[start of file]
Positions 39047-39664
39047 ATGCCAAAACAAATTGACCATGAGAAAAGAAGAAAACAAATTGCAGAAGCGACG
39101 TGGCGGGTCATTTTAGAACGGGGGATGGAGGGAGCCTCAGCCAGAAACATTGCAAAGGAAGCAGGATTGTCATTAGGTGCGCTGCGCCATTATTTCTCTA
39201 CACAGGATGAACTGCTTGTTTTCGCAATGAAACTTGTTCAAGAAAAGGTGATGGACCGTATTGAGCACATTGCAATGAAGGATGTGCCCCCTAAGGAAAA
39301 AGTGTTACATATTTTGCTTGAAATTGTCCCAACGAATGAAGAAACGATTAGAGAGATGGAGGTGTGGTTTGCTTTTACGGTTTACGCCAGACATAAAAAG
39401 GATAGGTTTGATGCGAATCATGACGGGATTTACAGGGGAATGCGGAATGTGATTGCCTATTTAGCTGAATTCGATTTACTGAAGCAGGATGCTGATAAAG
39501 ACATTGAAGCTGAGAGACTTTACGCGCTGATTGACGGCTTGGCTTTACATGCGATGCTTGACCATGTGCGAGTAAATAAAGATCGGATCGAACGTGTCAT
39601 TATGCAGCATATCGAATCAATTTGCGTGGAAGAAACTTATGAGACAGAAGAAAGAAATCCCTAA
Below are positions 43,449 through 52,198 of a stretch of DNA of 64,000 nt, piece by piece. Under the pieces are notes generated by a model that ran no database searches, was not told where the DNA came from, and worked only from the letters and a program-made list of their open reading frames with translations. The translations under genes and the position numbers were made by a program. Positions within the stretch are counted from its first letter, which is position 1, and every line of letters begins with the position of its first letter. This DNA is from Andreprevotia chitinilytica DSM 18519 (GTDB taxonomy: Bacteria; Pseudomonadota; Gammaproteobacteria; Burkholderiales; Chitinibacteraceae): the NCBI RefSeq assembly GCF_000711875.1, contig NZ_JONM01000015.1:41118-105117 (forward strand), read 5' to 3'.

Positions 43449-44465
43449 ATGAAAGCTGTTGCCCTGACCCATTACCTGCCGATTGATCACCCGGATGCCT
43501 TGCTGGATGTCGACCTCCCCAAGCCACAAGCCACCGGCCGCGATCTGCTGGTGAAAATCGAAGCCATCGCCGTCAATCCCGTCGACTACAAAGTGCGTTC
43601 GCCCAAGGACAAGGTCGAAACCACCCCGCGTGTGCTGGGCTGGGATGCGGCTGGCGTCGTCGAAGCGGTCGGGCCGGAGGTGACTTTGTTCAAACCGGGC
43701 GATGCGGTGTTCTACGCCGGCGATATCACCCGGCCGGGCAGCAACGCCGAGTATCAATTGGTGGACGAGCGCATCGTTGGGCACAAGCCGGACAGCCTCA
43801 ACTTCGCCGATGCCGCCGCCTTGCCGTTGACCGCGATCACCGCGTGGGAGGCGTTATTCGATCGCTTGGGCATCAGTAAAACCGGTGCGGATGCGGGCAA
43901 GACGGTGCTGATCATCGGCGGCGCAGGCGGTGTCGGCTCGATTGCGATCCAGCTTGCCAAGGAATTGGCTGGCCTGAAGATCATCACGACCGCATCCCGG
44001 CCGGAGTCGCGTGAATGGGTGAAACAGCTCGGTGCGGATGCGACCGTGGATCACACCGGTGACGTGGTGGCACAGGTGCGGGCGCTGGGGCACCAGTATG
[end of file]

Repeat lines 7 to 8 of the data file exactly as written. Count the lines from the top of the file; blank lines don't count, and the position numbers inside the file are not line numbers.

39501 ACATTGAAGCTGAGAGACTTTACGCGCTGATTGACGGCTTGGCTTTACATGCGATGCTTGACCATGTGCGAGTAAATAAAGATCGGATCGAACGTGTCAT
39601 TATGCAGCATATCGAATCAATTTGCGTGGAAGAAACTTATGAGACAGAAGAAAGAAATCCCTAA